A certificate can only be issued 10 days before travel, so make sure you have an appointment booked in.

What do I need to take my pet outside the EU or Northern Ireland 

If you’re going to a non-EU country, you’ll need an Export Health Certificate (EHC). You’ll also need to fill out an Export Application Form (EXA) if you’re in England, Scotland or Wales.

You have to nominate a vet, who’ll be sent the Export Health Certificate. They’ll check your pet meets all the health and identification requirements before you travel. 

Make sure you check the rules of the country you’re travelling to for any additional restrictions or requirements in plenty of time. For example, some countries may require proof that a rabies vaccination has been effective, which can take around three months.

Customers with more serious pre-existing medical conditions

If you have a serious health condition, the price you pay for travel insurance is likely to be more expensive. However, there are still many providers out there and you should be able to find affordable cover. Whatever happens, don’t be tempted to lie to an insurance provider, because if you do and then need to make a claim, it could be rejected.

When you declare medical conditions on our website, we’ll only show quotes from insurance providers who will cover all declared medical conditions, with no exclusions. 

MoneyHelper has launched a directory of insurance providers who may be able to provide quotes over the phone if you have more serious medical conditions. Find more information at MoneyHelper or by calling them on 0800 138 7777.

Can I take my pet on the plane with me? 

Potentially yes, but some airlines don’t offer pet travel at all, while others may not permit it at weekends. Additionally, certain breeds are banned from travelling for safety reasons.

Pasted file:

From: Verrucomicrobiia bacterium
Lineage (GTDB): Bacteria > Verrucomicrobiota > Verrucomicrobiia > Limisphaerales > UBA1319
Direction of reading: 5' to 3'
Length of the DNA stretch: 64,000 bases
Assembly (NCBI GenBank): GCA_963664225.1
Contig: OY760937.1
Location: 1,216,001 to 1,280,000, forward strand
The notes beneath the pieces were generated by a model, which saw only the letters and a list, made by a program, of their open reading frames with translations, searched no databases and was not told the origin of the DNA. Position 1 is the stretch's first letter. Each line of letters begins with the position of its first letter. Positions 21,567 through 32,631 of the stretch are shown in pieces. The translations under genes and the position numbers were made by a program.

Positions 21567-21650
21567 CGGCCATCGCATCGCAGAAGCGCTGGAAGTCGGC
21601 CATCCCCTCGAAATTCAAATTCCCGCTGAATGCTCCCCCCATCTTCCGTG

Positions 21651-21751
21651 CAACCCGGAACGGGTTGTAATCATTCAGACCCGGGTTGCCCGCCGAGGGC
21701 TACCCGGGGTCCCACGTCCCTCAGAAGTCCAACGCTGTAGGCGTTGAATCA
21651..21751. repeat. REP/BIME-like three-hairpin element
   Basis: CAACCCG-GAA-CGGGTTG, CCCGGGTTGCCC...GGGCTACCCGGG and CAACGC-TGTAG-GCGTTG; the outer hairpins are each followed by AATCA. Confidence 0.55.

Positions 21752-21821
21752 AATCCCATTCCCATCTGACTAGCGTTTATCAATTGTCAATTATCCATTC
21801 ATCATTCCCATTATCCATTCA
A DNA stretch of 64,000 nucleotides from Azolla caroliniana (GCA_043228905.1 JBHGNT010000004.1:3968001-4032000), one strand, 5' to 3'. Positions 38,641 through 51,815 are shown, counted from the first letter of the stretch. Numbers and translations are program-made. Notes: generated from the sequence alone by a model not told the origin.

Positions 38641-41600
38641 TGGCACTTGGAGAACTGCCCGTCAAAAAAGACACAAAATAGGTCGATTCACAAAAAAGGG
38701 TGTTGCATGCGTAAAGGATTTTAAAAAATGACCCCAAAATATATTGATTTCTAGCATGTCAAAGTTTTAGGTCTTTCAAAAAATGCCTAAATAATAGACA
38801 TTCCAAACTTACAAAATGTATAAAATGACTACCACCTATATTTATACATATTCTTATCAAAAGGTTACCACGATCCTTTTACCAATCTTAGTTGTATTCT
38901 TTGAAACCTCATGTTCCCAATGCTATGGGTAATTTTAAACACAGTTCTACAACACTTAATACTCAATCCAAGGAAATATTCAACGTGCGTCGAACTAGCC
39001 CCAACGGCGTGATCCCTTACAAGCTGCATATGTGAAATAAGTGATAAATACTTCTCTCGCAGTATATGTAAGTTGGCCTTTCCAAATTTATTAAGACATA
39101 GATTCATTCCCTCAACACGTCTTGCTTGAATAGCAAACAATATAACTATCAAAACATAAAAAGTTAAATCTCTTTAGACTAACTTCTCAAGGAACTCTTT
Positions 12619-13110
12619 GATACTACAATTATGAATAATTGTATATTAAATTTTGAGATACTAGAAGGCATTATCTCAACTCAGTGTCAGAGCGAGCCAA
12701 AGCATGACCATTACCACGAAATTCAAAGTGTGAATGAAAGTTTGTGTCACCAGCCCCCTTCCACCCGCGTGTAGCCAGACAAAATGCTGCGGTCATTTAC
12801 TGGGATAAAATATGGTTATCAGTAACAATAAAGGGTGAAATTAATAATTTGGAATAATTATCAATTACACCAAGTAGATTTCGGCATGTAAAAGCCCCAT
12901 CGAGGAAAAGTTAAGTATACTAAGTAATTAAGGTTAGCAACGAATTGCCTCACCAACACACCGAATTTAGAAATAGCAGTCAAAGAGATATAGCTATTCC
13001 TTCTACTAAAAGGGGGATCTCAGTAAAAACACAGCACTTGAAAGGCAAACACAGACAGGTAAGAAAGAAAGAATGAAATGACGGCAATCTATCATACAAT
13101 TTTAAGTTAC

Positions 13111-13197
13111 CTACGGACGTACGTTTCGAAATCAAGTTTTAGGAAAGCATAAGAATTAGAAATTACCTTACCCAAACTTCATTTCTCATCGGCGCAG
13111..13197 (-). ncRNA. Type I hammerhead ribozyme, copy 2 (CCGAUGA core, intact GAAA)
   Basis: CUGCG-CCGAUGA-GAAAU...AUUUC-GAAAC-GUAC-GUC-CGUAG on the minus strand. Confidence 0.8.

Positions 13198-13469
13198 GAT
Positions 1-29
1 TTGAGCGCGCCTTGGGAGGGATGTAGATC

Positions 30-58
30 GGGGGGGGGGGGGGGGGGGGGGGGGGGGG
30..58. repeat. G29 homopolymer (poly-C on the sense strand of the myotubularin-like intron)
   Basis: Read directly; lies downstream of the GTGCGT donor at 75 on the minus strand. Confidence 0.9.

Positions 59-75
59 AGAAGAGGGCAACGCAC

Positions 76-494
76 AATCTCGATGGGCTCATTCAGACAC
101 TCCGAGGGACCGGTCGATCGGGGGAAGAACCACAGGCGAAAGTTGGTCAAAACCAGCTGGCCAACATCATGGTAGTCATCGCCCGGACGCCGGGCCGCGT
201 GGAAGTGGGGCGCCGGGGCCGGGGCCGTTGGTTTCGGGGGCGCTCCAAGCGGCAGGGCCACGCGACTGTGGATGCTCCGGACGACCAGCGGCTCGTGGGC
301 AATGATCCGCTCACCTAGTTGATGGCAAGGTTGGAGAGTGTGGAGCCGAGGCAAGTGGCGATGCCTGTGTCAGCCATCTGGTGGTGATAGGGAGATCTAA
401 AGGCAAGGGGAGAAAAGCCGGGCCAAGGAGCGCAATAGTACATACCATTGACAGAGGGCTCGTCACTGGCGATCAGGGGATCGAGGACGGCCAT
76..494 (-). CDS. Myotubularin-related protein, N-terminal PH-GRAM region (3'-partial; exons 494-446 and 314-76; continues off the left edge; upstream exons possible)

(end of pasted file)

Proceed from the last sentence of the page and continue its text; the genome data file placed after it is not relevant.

Pets over a certain size or weight might not be allowed in the cabin and will have to go in the cargo hold instead. A few carriers only allow pets in the main cabin if they’re an assistance animal, like a guide dog. The Guide Dogs Association website has advice about taking assistance dogs abroad.

If pets are allowed and able to travel in the cabin, they’ll need to be in an airline-approved pet carrier.

If your pet has to travel in cargo, it should be in a pressurised and air-conditioned area that doesn’t get too cold and is quiet with the lights dimmed if possible, to encourage pets to sleep during the flight. Ask the airline about the conditions in the hold to make sure you’re happy.

Your pet will need to go through airport security, so make sure they have a metal-free collar and lead.

Which airlines are pet-friendly? 

The UK government publishes a list of airlines and airports you can use for pet air travel

Airlines have specific rules about which pets are and aren’t allowed to travel because of their breed, size or weight, so you’ll need to check with them to see that your pet fits the requirements.

What airlines do not allow pets to fly? 

The following airlines do not allow pets on flights: 

  • EasyJet
  • Flybe
  • Ryanair
  • Balkan Holidays 

This is not a definitive list, so check before you book as things change.

What is an airline-approved pet carrier? 

Pet carriers must meet the airline’s requirements to be suitable to fly. To be airline-approved, a pet carrier must: 

  • Be secure
  • Be easy for staff to handle
  • Have adequate ventilation
  • Have enough space for your pet to stand, turn around and lie down
  • Lined with pet pads
  • Be able to fit under the seat in front of you if your pet is travelling in the cabin 

You can buy airline-approved pet carriers in store and online, but check any rules about dimensions with the airline first. 

Getting your pet used to the carrier before you use it to travel can make it less stressful for them.

Frequently asked questions

Can I take my pet on Eurostar?

Only guide dogs and assistance dogs are allowed on board Eurostar. You could consider Eurotunnel or a ferry instead.

Can I take my pet on the Eurotunnel Le Shuttle?

Yes. You’ll need a ticket each way for your cat, dog or ferret and have the necessary documents. Guide dogs and assistance dogs travel free. Eurotunnel also takes a variety of other pets including rabbits, rodents, birds, amphibians and reptiles if you have the required veterinary certificates. 

There are dedicated pet exercise areas while you wait for your train. The journey time is around 35 minutes, and you and your pet can stay together in your car during your crossing from Folkestone to Calais.

Can I take my pet on a ferry?

Potentially yes – but ferry companies each have their own rules and policies. You’ll also need to have all the right vaccines plus an up-to-date Animal Health Certificate. 

Some ferry operators may allow only guide and assistance dogs. Others may expect pets to remain in cars during the crossing, so options for foot passengers may be more limited. Check what’s required and any restrictions before you book.